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Joker (2019) review

Watching Joker (2019), I sometimes forgot it was a comic book movie. It plays out much more slowly, with camera angles and takes that feel more at home in noir or hard-boiled crime movies. I enjoyed myself to an extent, but I also had my fair share of criticisms. This isn't a bad thing in and of itself, but it is noteworthy to confess I felt the negative aspects on my first viewing. In this review, I'll explore both sides of how I felt; there will be spoilers.

As far as I understand the character, Joker has little if no origin story. He's always the Joker. Seeing him as someone else feels a little strange, and takes some adjustment; it's hard to imagine him a victim with self-esteem issues, and having to discover his killer instinct, but that's how the movie plays it. Arthur Fleck, a clown by trade, dreams of becoming a stand-up comedian. The son of a shut-in, aging single mother, we learn he has a condition where he laughs uncontrollably when stressed. This, and being in a clown costume, makes him an easy target. Even his fellow clowns mock him. Worse, his neighbor—one of the few people who's nice to him—isn't even real.

A series of unfortunate events unfold. These include: Arthur being assaulted, fired from his job, bereaved, and denied a social worker. This procession of misery leaves him down and out, and unmedicated. Except, the meds were keeping him from acting on his violent impulses—tendencies well concealed by his maudlin exterior. He's a clown that cries, and only has negative thoughts. But nobody listens to him. In the end, his transformation is likely the only thing that could have occurred in a city so fallen.

Gotham is a fictional place, but it looks and sounds very real. Gone are the Gothic structures of the Tim Burton era, or the (relatively) clean streets of Chicago Christopher Nolan provided. Everything is dirty, dark and grim, even during the day. Inside this dangerous world, numerous side characters have been written to torment Arthur, even if indirectly. Most pay him no mind; the ones who do constantly belittle him, or feel threatened by him. It feels contrived to an extent, an apocryphal conveyor of bullshit worthy of Job.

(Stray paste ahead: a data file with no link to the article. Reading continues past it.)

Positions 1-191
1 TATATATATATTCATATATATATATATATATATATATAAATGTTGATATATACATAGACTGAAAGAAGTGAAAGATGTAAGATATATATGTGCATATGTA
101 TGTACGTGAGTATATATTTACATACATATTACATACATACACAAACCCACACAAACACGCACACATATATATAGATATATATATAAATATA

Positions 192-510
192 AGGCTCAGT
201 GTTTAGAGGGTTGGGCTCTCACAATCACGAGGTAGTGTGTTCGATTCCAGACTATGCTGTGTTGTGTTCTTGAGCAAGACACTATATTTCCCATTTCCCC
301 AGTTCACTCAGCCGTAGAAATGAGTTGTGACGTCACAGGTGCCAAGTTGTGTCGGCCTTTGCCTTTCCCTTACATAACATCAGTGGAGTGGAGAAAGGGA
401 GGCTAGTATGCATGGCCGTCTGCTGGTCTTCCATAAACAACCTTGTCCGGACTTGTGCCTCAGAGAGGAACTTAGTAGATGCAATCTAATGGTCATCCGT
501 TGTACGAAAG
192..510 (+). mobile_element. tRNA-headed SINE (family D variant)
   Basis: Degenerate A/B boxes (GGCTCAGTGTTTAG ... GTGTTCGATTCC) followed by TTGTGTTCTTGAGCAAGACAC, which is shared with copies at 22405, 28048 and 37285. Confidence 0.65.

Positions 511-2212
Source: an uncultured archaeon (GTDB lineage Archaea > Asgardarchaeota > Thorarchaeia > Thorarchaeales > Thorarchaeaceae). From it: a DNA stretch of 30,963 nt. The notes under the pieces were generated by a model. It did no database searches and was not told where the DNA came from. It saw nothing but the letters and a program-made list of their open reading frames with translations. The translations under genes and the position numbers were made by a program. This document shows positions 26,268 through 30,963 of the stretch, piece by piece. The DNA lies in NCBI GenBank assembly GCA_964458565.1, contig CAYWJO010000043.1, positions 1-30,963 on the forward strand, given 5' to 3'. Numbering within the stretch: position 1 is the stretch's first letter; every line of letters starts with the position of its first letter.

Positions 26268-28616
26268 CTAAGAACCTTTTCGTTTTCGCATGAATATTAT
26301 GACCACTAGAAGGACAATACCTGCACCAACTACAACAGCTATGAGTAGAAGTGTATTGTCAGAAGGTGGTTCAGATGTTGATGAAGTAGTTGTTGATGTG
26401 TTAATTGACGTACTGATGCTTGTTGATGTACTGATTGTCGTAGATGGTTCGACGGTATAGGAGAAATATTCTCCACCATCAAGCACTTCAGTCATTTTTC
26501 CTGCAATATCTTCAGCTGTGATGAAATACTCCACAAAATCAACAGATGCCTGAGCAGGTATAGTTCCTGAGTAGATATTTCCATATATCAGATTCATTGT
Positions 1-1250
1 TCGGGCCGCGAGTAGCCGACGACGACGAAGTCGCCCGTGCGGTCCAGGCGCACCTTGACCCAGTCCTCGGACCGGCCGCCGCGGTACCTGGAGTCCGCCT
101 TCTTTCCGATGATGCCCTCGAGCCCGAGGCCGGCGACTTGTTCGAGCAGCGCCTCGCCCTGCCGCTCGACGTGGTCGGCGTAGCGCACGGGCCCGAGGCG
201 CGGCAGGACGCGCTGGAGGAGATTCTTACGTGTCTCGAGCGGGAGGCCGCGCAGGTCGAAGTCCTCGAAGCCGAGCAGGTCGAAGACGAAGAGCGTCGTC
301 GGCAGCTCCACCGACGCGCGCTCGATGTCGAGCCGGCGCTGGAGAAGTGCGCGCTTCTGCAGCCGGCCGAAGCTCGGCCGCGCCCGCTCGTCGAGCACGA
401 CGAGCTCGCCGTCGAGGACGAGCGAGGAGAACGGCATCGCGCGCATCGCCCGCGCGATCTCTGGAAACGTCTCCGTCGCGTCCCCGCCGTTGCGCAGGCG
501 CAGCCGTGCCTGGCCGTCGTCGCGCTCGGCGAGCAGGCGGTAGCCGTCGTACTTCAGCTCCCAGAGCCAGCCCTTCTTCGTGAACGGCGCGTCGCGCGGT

And sadly their behavior, while deplorable, is easy to understand. Phoenix portrays Joker as painfully awkward and disturbing. He's not a puppy; he's a creep. Like DeNiro in Taxi Diver (1976), he's a walking skeleton, physically devastated by his environment. Unlike DeNiro, Phoenix gives his character a sense of active pathos, full of pain and angst. You can hear the agony in his voice, see it in every step he takes. But it's not what you think.

Joker concerns itself with facades. It opens with Arthur crying into a mirror, wearing black-and-white clown makeup. As he cries, he sticks his fingers into the corners of his mouth and forces them upward. This trend extends into nearly everything about him—not just his behavior, but his family history and his body. Arthur is adopted by a woman who suffers from delusional psychosis and narcissistic personality disorder. She lies about his childhood, including the abuse he suffered at the hands of an old boyfriend: massive head trauma, which causes Arthur's uncontrollable laughter. "Lie" is a tricky word, though, given her illness; if she's medically delusional and believes what she says, is she actually being dishonest?

"Arthur Fleck" was an adopted name for an abandoned child, one they grew up to resent. This only comes out later, though, once the truth is revealed. Until then, it's hardly a secret that Arthur is miserable. Even when he isn't being laughed at, belittled or beaten, he walks like a man defeated; shirtless, his body is shrunken and twisted, something inside him straining for release. It turns out, Arthur's mother isn't the only liar in the family. Arthur has a daily crack at it, himself. He tries to be funny and nice and fails spectacularly.

Arthur's angst is his greatest lie—to himself and to us. However, it isn't an act; Arthur doesn't know why he's in pain, and neither do we. His tormentors mistake this vulnerability for weakness and try to exploit it. Arthur plays his part, curling into a ball. However, this callow response is incumbent on a dying social care system the wealthy are phasing out. When it goes, Arthur's meek persona falls apart. But even before it does, the reality for Arthur is an extension of what he's been saying from the start: He has had nothing but negative thoughts all of his life. These aren't merely the somber woes of a downtrodden victim; they're homicidal in nature. Worse, they make Arthur feel good. Effectively he's in withdrawal and that's why he cries.

This isn't explicitly stated until the movie is nearly over, but it needn't be. When Arthur snaps in the subway as the three men are beating him, he shoots to kill—not just the first man, but the second, and the third as he attempts to flee. An act of self-defense quickly gives way to cold-blooded murder. In other words, we see the Joker for a moment. Arthur doesn't call him that, but it's still the murderous clown others in the city reify with their posters and their masks. Their cause is not his, but like his mother before him, these people adopt him to suit their needs.